Jesus said, in John 5:28-29,
An hour is coming, in which all who are in the tombs will hear His voice, and will come forth; those who did the good deeds to a resurrection of life, those who committed the evil deeds to a resurrection of judgment.
Hopefully, as Christians, most of our decisions are motivated by the love of God and the love of others, or at least by a sense of duty. But, from time to time, when faced with a temptation that we really crave, our decisions must be guided by the fear that “those who practice such things will not inherit the kingdom of God” (1 Cor. 6:9).
As we studied last week, Heaven is a wonderful hope for Christians. But the alternative is unspeakably awful. God plainly describes the features of Hell, so that we avoid it.
Jude 13 speaks of evildoers, “for whom the black darkness has been reserved forever.” Jesus describes Hell as “outer darkness.” I guess I had always imagined the flames of Hell as giving off a flickering light. But inky blackness, like the palpable darkness of a deep cave, is even more fearsome.
Jesus warns of eternal “punishment” (Matt. 25:46). Some punishment is corrective, designed to encourage repentance and change. This punishment is simply punitive. It’s vengeance.
The earthly sensation God chooses to describe this torment is fire. Jesus calls it “the furnace of fire” in Matt. 13:42. It’s “the lake of fire” or “the lake that burns with fire and brimstone” in Rev. 20:15, 21:8. Fire is an intense pain. I burned my elbow on a stove once, and it hurt for days. It’s hard to imagine the kind of “agony in this flame” experienced by the rich man in Luke 16:24.
Jesus says, “in that place there shall be weeping and gnashing of teeth” (Matt. 22:13). Equal to the agony of flame is the agony of regret. One can only blame himself for rejecting the love of God and missing out on Heaven. Perhaps this explains the increased suffering of fallen Christians described in 2 Peter 2:21—a greater sense of regret in the hearts of those who at one time possessed salvation.
Some say that Hell is “annihilation,” simply a snuffing out of existence, like tissue paper tossed into a burn barrel. That’s not what the Bible teaches.
Jesus uses the same word, “eternal,” to describe both Heaven and Hell, in the same sentence (Matthew 25:46)! If we doubt what Jesus says regarding the forever-ness of Hell, we have no basis to trust what He says regarding the forever-ness of Heaven.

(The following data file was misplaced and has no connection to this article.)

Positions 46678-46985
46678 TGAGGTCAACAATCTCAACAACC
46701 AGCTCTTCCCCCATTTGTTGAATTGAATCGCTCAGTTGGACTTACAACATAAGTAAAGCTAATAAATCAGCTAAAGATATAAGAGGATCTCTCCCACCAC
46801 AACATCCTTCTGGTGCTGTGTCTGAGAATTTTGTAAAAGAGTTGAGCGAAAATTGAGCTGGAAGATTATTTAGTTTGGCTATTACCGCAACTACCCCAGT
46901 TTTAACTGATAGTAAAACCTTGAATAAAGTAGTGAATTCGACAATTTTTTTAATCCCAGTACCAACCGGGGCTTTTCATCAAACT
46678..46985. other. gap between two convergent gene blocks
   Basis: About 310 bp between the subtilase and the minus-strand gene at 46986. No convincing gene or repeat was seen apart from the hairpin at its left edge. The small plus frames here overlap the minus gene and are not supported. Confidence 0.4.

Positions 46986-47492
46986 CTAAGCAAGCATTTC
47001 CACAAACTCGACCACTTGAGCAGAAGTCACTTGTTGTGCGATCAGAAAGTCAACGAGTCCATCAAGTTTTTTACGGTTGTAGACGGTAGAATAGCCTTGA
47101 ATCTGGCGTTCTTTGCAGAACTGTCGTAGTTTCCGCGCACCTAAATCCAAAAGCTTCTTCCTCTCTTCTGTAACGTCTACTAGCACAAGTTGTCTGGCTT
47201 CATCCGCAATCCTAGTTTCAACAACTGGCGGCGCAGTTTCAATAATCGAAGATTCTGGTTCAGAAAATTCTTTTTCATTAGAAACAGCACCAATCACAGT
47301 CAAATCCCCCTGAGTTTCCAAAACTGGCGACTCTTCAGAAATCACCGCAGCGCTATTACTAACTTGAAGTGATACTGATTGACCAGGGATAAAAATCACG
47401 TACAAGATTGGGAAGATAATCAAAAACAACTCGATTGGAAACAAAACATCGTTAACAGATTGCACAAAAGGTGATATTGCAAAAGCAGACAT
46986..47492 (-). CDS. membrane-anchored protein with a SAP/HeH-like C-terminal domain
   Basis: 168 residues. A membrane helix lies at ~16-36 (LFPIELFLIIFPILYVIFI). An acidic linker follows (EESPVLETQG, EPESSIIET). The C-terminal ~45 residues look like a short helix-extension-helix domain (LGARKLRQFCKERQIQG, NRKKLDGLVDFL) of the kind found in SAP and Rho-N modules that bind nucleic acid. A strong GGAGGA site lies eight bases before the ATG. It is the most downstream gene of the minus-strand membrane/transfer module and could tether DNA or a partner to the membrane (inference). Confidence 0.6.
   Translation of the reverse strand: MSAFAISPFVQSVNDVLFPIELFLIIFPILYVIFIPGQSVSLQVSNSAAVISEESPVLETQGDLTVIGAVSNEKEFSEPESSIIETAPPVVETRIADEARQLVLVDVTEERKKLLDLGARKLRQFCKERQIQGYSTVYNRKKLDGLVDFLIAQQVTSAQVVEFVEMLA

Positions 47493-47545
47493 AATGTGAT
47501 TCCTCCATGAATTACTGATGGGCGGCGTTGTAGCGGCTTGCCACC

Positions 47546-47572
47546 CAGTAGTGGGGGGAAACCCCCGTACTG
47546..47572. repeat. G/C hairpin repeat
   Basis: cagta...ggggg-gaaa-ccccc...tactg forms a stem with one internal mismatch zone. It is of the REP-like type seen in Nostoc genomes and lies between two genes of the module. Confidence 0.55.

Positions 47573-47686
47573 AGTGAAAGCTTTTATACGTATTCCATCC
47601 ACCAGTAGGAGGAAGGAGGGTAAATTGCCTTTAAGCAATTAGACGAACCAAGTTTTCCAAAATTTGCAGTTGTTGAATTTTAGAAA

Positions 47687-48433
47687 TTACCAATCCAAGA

Furthermore, it’s not just that Hell is eternal; it’s that people’s experiences in Hell are eternal. John’s Revelation says, “they will be tormented day and night forever and ever” (20:10, 15). Jesus says that some can expect a fate worse than death (Matt. 18:6-9, 26:24), implying that the sinner in Hell lasts.
Forever is a long time. There’s a fictional illustration of eternity in James Joyce’s Portrait of an Artist that made an impression on me—basically, imagine a sparrow traveling back and forth across the universe with exactly one grain of sand in his beak on each trip; imagine how long it would take him to transfer an entire planet of sand across the universe; then multiply that time by the number of leaves on every tree in the forest, by every drop of water in the oceans, by every star in the night sky; and at the end of such a limitless expanse of time, it cannot be said that eternity has even begun. Clearly, there is nothing in this world more deserving of attention than my eternal destiny.
The Absence of God
Jesus shouted, “depart from Me, accursed ones!” (Matt. 25:41). In 2 Thess. 1:6–9, Paul describes those who “will pay the penalty of eternal destruction, away from the presence of the Lord and the glory of His power.”
Despite all that I read in the Bible, sometimes it still outrages my sense of a loving God, to think of Him maintaining such a place. But then I realize that God doesn’t need to continually, angrily stoke the fires. Hell is simply defined as the place without God. He simply has to say, “Go away.”
No one, not Charles Manson, not Marilyn Manson, not Satan himself, yet knows what it is like to be in Hell, to be without God. They may reject God, but God blesses the righteous and the unrighteous alike (Matt. 5:45). God is only ratifying what sinners declare, by their words and actions, they really desire—to be completely free of God, and have Him out of their lives. Sadly, when God sends them away, and they truly experience the first second without God, it will be too late to change their minds. –John Guzzetta